In 2007, the site of the recently closed Homestake gold mine near Lead was chosen as the location of a new underground research facility, the Deep Underground Science and Engineering Laboratory. Despite a growing state population and recent economic development, many rural areas have been struggling over the past 50 years with locally declining populations and the emigration of educated young adults to larger South Dakota cities, such as Rapid City or Sioux Falls, or to other states. Mechanization and consolidation of agriculture has contributed greatly to the declining number of smaller family farms and the resulting economic and demographic challenges facing rural towns.
Note: Most of present-day North and South Dakota was acquired as part of the Louisiana Purchase of 1803, and was included in Louisiana (soon renamed Missouri) Territory. The part generally west of the Missouri River remained in Missouri Territory until becoming part of Nebraska Territory, formed in 1854. The portion east of the Missouri became successively part of Michigan Territory (1834), Wisconsin Territory (1836), Iowa Territory (1838), and Minnesota Territory (1849). After Minnesota became a State in 1858, this area remained unorganized until Dakota Territory was established in 1861, including all of the present-day Dakotas as well as most of Montana and the northern half of Wyoming. After 1868 Dakota Territory corresponded to the present two States, plus an area transferred to Nebraska in 1882. South Dakota (like North Dakota) was admitted as a State on November 2, 1889 with essentially its present boundaries. Present-day South Dakota had no census coverage in 1850. The population given for 1860 is for the whole of Dakota Territory as organized in 1861, essentially comprising present-day South and North Dakota east of the Missouri River; no determination has been made to assign the 1860 total to what became the two separate States. In 1860, some forts and settlements in the present State also were enumerated in Nebraska Territory. The 1870 and 1880 populations consist of the totals of those counties of Dakota Territory located wholly or primarily in what is now South Dakota, plus (in 1870) an estimated portion of the Territory's unorganized part. The total population of Dakota Territory was 14,181 in 1870 and 135,177 in 1880. Considerable portions of the State were not covered by the census until 1900.. Total for 1860 is for entire Dakota Territory as organized in 1861, essentially comprising present-day South and North Dakota east of the Missouri River. Totals for 1870 and 1880 are totals of those counties of Dakota Territory located wholly or primarily in what is now South Dakota; in addition, 1870 total includes an estimated share (899) of the population of the Territory's unorganized portion (2,091). Certain Indian reservations not reported by county in 1880, 1890, or 1900 are shown as separate entries after the counties; only one of these was enumerated in 1880. Total for 1890 includes 4 Indians in prison, not reported by county or reservation. In 1890 the population (4,206) of the entire Standing Rock Indian Reservation was credited to North Dakota, although much of it was in South Dakota.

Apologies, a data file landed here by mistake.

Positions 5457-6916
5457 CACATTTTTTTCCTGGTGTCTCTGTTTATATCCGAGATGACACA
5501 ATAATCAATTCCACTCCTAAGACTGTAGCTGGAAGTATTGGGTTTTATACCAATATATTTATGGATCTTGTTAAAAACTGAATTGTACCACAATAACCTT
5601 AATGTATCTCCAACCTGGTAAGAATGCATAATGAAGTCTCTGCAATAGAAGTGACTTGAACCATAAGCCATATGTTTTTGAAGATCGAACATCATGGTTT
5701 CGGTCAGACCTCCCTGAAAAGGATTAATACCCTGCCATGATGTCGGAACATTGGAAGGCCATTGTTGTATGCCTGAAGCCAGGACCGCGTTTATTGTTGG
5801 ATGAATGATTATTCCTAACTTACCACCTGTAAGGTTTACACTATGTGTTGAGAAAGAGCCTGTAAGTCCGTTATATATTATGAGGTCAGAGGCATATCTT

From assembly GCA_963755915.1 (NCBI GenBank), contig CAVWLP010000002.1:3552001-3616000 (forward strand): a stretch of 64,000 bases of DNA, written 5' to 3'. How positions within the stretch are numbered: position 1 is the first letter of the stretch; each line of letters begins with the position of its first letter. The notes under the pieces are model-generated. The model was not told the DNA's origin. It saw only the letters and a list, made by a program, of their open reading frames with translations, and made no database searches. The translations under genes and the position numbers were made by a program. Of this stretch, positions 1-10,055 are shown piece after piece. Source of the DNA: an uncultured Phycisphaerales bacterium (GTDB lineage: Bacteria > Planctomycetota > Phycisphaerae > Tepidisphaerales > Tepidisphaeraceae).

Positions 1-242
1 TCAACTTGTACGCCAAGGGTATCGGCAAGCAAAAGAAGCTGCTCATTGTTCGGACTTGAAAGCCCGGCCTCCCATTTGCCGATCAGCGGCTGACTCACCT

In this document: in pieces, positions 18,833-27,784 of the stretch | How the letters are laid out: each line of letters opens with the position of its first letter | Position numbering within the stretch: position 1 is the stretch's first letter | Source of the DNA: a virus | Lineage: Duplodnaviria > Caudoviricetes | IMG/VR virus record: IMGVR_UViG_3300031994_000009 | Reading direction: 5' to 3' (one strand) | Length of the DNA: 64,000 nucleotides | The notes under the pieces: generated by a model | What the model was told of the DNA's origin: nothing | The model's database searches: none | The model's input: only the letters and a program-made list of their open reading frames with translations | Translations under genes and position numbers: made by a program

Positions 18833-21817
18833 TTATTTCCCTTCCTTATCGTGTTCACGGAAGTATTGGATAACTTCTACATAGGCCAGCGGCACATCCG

Outstanding guide to South Dakota family history and genealogy (FamilySearch Research Wiki). Birth, marriage, and death records, wills, deeds, county records, archives, Bible records, cemeteries, churches, censuses, directories, immigration lists, naturalizations, maps, history, newspapers, and societies.